|LATE 1800s CHINA HEAD APPALACHIAN DOLL|
I am not a doll collector -- rather I am a story gatherer. I look at an object or listen to folks to gain pieces of their culture. I attempt to put the pieces together to understand their culture. With many pieces gathered a story begins to form. It is not the absolute truth but it is similar to the truth. No one can capture the absolute truth -- at least that is the way I feel.
I know that china head dolls of the above style are old. How do I know this? Through handling and becoming deeply aware of their attributes over time -- combined with research.
I look at the cotton cloth used and determine it is early scrap material probably taken from the perennial scrap bag that most Appalachian households had. The stitches are both fine and primitive. Apparently two persons were involved in the stitching. I feel one was the household seamstress, probably the mother, and the other, a child practicing stitching on her doll. One question in my mind -- is the body original to the china head? If not, I still do believe that the body is from the same timeframe as the china head.
Although available in late 1800s stores, no china shoes or hands were assembled on the doll. Was this because the family did not have the money to buy these extra parts for the doll? Also, the china shoulder is broken and has worn through the body cloth. Water stains are the large brown ripples on the body cloth. The doll has no clothes. Now all this information scatters my thoughts. When did this all happen?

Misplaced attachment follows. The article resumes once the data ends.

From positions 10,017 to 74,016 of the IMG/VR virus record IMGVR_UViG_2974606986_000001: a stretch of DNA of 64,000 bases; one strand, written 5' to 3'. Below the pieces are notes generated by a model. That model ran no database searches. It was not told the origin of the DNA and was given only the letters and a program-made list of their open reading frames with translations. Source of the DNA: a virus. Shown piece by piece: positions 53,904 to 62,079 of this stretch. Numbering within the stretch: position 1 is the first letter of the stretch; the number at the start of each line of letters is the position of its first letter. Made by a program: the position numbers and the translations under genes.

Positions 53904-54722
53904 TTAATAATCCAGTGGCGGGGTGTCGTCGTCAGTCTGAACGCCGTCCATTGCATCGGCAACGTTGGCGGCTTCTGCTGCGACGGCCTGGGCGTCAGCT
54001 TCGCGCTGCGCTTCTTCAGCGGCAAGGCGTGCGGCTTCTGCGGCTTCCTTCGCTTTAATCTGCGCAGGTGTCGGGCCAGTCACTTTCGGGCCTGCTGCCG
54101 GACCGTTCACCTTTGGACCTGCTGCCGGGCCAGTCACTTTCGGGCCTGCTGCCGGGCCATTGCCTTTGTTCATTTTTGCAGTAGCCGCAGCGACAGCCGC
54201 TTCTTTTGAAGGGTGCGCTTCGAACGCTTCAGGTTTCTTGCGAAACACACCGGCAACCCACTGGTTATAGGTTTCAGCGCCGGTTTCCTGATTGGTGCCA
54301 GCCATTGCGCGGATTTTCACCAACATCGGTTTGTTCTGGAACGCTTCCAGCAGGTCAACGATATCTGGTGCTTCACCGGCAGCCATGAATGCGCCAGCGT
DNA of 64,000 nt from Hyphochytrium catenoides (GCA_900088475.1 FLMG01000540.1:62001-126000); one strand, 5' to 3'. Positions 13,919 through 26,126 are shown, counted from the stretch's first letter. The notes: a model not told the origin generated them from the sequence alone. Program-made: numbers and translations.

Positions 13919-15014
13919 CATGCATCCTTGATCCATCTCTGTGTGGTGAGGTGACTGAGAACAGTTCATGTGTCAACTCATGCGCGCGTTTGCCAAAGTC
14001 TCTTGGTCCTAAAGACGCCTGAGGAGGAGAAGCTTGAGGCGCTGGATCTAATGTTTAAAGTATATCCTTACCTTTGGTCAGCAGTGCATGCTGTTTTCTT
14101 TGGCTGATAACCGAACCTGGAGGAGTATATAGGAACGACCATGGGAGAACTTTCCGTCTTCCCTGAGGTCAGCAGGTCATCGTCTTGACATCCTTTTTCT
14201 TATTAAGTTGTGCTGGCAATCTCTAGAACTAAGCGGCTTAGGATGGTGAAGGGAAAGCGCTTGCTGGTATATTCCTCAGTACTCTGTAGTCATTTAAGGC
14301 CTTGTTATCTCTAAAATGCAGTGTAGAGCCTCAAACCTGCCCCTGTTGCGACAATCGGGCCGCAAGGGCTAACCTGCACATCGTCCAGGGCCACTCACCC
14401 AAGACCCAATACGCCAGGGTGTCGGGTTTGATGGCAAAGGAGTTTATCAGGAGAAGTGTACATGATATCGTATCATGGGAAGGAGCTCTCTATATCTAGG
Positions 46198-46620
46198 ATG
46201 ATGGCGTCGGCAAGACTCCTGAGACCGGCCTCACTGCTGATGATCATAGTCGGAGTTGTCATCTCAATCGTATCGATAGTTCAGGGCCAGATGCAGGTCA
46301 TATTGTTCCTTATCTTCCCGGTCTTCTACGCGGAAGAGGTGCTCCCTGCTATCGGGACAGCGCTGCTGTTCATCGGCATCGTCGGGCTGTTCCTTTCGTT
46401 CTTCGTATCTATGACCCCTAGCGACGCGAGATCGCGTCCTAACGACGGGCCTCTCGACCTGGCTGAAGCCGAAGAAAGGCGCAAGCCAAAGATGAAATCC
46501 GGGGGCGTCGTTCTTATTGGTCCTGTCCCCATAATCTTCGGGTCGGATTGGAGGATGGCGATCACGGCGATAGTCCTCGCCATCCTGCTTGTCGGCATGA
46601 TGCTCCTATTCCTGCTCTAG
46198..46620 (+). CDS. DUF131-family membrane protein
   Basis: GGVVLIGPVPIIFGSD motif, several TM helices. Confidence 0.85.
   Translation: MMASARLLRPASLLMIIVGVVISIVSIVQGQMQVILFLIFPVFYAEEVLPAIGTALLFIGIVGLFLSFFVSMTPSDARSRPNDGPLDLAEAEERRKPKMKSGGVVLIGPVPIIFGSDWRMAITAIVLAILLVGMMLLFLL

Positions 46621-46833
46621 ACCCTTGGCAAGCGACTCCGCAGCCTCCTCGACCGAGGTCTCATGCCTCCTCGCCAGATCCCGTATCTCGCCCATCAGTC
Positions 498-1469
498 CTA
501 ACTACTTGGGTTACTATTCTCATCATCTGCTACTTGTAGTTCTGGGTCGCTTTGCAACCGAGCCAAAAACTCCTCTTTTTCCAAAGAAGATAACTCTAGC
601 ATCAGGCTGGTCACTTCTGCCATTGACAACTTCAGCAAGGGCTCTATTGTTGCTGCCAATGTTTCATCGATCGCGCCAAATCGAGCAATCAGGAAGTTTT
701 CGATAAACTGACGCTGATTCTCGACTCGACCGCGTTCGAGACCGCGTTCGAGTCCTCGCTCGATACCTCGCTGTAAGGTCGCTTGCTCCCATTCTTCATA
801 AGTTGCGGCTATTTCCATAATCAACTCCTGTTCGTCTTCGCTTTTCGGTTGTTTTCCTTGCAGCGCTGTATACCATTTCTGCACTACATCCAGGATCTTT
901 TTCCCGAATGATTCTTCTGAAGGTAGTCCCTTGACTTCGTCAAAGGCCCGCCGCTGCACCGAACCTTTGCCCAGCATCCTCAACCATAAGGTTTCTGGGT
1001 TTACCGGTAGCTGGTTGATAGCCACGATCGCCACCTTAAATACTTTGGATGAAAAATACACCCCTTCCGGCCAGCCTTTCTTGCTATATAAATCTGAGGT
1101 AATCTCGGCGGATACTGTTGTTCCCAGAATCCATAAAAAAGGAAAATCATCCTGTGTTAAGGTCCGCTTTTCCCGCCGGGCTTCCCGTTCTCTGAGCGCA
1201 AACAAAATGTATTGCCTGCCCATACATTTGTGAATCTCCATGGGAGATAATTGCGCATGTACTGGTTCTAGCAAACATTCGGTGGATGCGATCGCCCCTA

I have come up with these deductions:
- One is the doll suffered neglect with its original owners.
- Or, number two, that it was in great shape during its early life and then lost its status with its recent owners?
- Or number three, I am way off base on my deductions.
- plus more . . .
The clues I am looking at are the silent language that I try to read. I will not be able to really determine what happened to this little doll but one thing I can say is that it has suffered abuse. Now it is my turn to take care of it. It will have a good home for now. Plus it will have my thoughts of how it managed to survive for about one hundred years.